Antihypertensives Up Survival but May Cause Falls in Seniors

Marlene Busko

September 11, 2014

BARCELONA, SPAIN — Rising numbers of older patients with hypertension is reinvigorating debate as to best treatments and the benefits and risks of hypertensive medications in this group.

At last week's European Society of Cardiology (ESC) 2014 Congress , Dr Maciej Ostrowski (Medical University of Lodz, Poland) presented a meta-analysis of 11 trials in patients 65 years or older comparing blood-pressure–lowering therapies against placebo that highlighted the risks and benefits[1].

Across the 11 trials, the therapies were significantly more effective than placebo in lowering blood pressure. Overall, systolic blood pressure was lowered by a mean of 12.43 mm Hg more with therapy and diastolic blood pressure was lowered by a mean of 5.06 mm Hg more with therapy, each compared with placebo.

Overall, in more than 40 000 elderly patients, antihypertensive therapy was associated with significant 13% and 18% lower relative risks of death from all causes and from cardiac causes, respectively, and with a 21% lower relative risk of having a cardiovascular event. Notably, therapy was also linked with a 30% lower risk of strokes.

However, based on only one study, blood-pressure–lowering medication was tied to a 21% increased risk of falls.

"In six years, in 2020, one out of every five European Union citizens will be 65 or older," and by 2030, almost one out of every four citizens will be elderly, Ostrowski said. More than 20% of people living in Germany and Italy and close to that proportion of people living in Portugal, the UK, and Switzerland reached or surpassed this age milestone in 2012.

About three out of four people (76.1%) over the age of 64 have hypertension, according to one Polish study.

Those numbers, coupled with the findings from the meta-analysis, sparked discussion during an ESC press conference as to who should be taking blood-pressure medications and when they should start."Three out of four of our patients will soon be above the age of 70," press-briefing cochair Prof Joep Perk (Linnaeus University, Health and Caring Sciences, Kalmar, Sweden) commented. "Does this mean that we have to put the entire Swedish elderly patient population on drugs?"

Ostrowski replied: "Drugs are not the first intervention in hypertension; we should use all instruments that we have, which include lifestyle modification, if possible . . . and then drugs."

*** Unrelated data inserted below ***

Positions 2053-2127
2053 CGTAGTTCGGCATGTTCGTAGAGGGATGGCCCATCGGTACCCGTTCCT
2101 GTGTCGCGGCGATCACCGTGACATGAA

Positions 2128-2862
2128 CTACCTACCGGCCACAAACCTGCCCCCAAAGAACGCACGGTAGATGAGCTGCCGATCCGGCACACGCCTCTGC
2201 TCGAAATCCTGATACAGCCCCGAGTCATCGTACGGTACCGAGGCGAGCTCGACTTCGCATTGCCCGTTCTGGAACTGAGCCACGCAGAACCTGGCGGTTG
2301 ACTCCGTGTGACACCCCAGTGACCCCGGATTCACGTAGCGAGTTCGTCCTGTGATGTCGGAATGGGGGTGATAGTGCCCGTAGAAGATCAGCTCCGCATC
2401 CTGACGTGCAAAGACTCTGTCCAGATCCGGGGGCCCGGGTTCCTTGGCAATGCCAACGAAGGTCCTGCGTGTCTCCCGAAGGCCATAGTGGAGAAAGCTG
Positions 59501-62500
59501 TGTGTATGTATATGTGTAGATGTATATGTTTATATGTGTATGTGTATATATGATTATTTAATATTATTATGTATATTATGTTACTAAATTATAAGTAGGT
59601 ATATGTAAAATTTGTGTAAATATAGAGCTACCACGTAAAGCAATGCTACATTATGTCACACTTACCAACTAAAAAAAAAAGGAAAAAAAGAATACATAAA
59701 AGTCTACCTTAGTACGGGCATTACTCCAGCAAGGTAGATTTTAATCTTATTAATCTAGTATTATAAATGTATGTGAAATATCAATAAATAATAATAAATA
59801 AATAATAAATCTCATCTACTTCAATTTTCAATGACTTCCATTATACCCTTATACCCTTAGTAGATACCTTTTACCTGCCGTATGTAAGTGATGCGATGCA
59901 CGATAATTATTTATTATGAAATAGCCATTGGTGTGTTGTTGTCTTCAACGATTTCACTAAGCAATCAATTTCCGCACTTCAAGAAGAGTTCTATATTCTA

Perk countered that recommending exercise and dietary changes is particularly challenging in older patients. "If you have old, stiff arteries, do you think it is still any use to get our old people in Sweden to run around and eat like rabbits?" he asked.

"Maybe it is too late; maybe it's not," Ostrowski hedged. There is a dearth of high-level evidence to guide clinicians who are treating elderly people with hypertension as well as a "huge need" for more studies, Ostrowski said. Their Blood Pressure Meta-Analysis Collaboration group is conducting a follow-up meta-analysis to determine the optimal blood pressure in older adults, he added.

"Don't Overdo It, but Don't Be Nihilistic"

"This was a very strong summary and clearly showed us that the elderly should receive antihypertensive drugs and it is good, especially for stroke," ESC spokesperson Prof Heinz Drexel (VIVIT-Institut, Feldkirch, Austria) commented to

If you have old, stiff arteries, do you think it is still any use to get our old people . . . to run around and eat like rabbits?

The message is "Don't overdo it with blood-pressure lowering, but on the other side, which is more important, don't be . . . nihilistic, and that's what we were for decades in the elderly."

Guidelines do not specify which therapies are best for older people, "although we know as clinicians that calcium-channel blockers [such as amlodipine] do even better in older [patients]," whereas diuretics have the same effects at any age, he noted.

Elderly patients are likely to be taking multiple drugs, and a polypill, such as amlodipine with a statin, for example, might be an option for some patients to simplify their drug regimen.

Perk told heartwire that one of the limitations of the meta-analysis is that it used one cutoff point to define hypertension—"1 mm Hg above that, you're sick; 1 mm Hg below, you're healthy."

Like Ostrowski and Drexel, he said, "We should definitely not forget to give elderly people advice on lifestyle, because we know it still works, and of course give them chances with drugs if lifestyle doesn't work.

"In practice, we have been too often accepting of higher blood pressure in elderly people as a normal sign of aging. The belief that normal systolic blood pressure is 100 plus a person's age is still prevalent but is completely wrong," he said.

Ostrowski is a senior medical advisor for Abbott Laboratories Poland in Warsaw and has worked for Sanofi and Hammer-Med.


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